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Anim Health Res Rev. 2007 Dec;8(2):117-28. doi: 10.1017/S1466252307001375.

Mannheimia haemolytica and bovine respiratory disease.

Author information

1
Dow AgroSciences, Indianapolis, IN, USA.

Abstract

Mannheimia haemolytica is the principal bacterium isolated from respiratory disease in feedlot cattle and is a significant component of enzootic pneumonia in all neonatal calves. A commensal of the nasopharynx, M. haemolytica is an opportunist, gaining access to the lungs when host defenses are compromised by stress or infection with respiratory viruses or mycoplasma. Although several serotypes act as commensals, A1 and A6 are the most frequent isolates from pneumonic lungs. Potential virulence factors include adhesin, capsular polysaccharide, fimbriae, iron-regulated outer membrane proteins, leukotoxin (Lkt), lipopolysaccharide (LPS), lipoproteins, neuraminidase, sialoglycoprotease and transferrin-binding proteins. Of these, Lkt is pivotal in induction of pneumonia. Lkt-mediated infiltration and destruction of neutrophils and other leukocytes impairs bacterial clearance and contributes to development of fibrinous pneumonia. LPS may act synergistically with Lkt, enhancing its effects and contributing endotoxic activity. Antibiotics are employed extensively in the feedlot industry, both prophylactically and therapeutically, but their efficacy varies because of inconsistencies in diagnosis and treatment regimes and development of antibiotic resistance. Vaccines have been used for many decades, even though traditional bacterins failed to demonstrate protection and their use often enhanced disease in vaccinated animals. Modern vaccines use culture supernatants containing Lkt and other soluble antigens, or bacterial extracts, alone or combined with bacterins. These vaccines have 50-70% efficacy in prevention of M. haemolytica pneumonia. Effective control of M. haemolytica pneumonia is likely to require a combination of more definitive diagnosis, efficacious vaccines, therapeutic intervention and improved management practices.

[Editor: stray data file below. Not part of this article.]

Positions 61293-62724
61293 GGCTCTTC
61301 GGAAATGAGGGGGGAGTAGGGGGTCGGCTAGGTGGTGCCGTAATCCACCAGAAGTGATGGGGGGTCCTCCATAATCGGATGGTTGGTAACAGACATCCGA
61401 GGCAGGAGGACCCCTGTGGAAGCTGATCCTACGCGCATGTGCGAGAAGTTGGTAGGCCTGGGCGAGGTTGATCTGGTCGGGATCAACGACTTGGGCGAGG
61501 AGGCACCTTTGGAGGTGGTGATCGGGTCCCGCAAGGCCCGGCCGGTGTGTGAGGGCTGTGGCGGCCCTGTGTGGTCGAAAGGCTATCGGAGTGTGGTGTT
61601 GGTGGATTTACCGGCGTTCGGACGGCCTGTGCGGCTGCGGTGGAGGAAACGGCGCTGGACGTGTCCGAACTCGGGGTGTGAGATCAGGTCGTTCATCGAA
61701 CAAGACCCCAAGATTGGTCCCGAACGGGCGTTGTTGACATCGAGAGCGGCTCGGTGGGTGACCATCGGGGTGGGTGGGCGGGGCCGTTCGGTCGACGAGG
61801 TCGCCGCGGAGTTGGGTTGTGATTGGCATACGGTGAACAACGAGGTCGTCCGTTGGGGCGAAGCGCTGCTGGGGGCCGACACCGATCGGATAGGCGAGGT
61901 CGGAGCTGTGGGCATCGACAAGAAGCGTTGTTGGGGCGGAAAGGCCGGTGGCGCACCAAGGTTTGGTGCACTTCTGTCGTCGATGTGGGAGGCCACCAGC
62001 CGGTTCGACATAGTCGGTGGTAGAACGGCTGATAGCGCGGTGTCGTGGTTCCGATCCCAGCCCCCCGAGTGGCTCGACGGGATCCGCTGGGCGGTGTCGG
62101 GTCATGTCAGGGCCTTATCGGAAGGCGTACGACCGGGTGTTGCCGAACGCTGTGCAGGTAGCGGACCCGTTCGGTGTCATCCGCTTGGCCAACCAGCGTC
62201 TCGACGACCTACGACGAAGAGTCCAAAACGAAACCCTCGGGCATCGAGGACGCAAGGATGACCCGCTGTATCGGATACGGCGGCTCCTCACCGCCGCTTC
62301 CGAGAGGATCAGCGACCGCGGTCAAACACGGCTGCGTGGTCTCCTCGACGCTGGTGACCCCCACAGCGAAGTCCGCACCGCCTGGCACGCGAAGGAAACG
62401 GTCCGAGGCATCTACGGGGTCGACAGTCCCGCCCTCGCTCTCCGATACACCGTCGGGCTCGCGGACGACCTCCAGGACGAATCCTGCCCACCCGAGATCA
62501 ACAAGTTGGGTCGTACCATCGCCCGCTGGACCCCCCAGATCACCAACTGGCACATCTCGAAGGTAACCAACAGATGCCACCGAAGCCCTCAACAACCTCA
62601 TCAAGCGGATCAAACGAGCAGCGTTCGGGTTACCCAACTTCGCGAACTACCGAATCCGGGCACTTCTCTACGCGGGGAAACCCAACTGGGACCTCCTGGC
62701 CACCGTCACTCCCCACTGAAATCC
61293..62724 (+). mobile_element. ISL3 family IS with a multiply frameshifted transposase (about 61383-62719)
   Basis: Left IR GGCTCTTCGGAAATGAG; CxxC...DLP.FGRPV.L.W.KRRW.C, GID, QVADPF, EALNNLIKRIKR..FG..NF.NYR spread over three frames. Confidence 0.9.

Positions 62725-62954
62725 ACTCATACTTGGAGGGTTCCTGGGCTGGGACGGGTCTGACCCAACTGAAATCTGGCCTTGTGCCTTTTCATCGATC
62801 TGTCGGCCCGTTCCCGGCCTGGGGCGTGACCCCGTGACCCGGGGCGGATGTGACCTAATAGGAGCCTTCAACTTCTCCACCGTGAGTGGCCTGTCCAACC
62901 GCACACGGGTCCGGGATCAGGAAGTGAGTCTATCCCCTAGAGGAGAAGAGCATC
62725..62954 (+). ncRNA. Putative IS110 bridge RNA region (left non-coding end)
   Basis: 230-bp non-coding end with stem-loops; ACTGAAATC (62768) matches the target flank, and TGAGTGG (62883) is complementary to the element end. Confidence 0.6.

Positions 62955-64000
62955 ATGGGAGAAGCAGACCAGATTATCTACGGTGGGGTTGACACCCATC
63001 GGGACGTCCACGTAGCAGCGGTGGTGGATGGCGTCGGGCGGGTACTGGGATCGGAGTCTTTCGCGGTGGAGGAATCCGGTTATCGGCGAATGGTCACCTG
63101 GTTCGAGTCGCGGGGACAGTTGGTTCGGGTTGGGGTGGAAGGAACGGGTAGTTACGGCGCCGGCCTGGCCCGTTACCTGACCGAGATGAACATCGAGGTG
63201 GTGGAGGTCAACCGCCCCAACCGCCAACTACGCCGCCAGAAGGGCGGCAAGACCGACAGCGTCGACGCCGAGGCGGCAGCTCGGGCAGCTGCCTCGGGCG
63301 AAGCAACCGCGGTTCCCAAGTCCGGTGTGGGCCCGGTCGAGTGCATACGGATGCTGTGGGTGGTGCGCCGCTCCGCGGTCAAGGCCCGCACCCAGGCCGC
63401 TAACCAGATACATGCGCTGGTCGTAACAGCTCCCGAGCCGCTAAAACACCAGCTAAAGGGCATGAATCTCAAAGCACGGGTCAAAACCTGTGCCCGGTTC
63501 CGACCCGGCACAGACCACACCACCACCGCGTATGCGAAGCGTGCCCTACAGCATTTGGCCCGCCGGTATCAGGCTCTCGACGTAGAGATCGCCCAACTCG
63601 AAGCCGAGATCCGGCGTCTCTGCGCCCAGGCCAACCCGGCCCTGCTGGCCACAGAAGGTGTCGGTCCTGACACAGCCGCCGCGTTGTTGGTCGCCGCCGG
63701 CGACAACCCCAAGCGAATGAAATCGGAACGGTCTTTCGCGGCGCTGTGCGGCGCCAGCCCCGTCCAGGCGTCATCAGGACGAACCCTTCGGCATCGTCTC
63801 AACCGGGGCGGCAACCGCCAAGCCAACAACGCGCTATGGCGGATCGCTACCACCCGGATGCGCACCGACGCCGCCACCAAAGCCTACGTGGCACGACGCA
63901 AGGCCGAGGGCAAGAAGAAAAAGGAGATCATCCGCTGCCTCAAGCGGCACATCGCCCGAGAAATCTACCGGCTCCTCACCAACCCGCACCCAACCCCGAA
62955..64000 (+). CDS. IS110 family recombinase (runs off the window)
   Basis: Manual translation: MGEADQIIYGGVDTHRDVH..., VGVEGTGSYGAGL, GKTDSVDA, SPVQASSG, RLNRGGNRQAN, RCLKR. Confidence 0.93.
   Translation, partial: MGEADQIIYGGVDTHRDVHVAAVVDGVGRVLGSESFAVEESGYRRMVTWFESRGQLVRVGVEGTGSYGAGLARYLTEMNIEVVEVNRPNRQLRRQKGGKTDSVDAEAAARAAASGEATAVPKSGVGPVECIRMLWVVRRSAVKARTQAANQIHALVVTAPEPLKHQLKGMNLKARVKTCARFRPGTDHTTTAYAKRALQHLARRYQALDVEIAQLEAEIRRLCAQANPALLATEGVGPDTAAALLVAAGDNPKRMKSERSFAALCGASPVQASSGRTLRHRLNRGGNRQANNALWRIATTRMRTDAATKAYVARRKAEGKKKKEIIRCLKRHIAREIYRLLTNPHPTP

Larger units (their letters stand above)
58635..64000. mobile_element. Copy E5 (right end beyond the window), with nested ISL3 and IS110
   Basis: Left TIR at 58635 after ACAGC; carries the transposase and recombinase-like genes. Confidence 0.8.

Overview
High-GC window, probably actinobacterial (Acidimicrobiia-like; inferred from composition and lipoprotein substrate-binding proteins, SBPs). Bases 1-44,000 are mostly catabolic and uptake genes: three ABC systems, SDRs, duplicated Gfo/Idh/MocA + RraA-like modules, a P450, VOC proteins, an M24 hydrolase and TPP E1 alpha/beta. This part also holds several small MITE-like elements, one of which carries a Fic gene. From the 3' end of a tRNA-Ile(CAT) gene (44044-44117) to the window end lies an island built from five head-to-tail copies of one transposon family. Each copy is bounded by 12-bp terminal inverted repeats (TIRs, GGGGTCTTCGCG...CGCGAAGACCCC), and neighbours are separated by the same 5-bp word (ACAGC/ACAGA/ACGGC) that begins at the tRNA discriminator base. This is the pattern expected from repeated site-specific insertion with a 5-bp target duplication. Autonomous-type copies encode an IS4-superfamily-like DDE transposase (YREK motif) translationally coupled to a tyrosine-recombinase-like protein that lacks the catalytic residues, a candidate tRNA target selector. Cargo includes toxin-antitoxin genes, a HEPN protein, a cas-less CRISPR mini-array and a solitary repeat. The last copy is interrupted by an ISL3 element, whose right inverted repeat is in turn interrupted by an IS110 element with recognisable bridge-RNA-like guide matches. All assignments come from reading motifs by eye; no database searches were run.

PMID:
18218156
DOI:
10.1017/S1466252307001375
[Indexed for MEDLINE]

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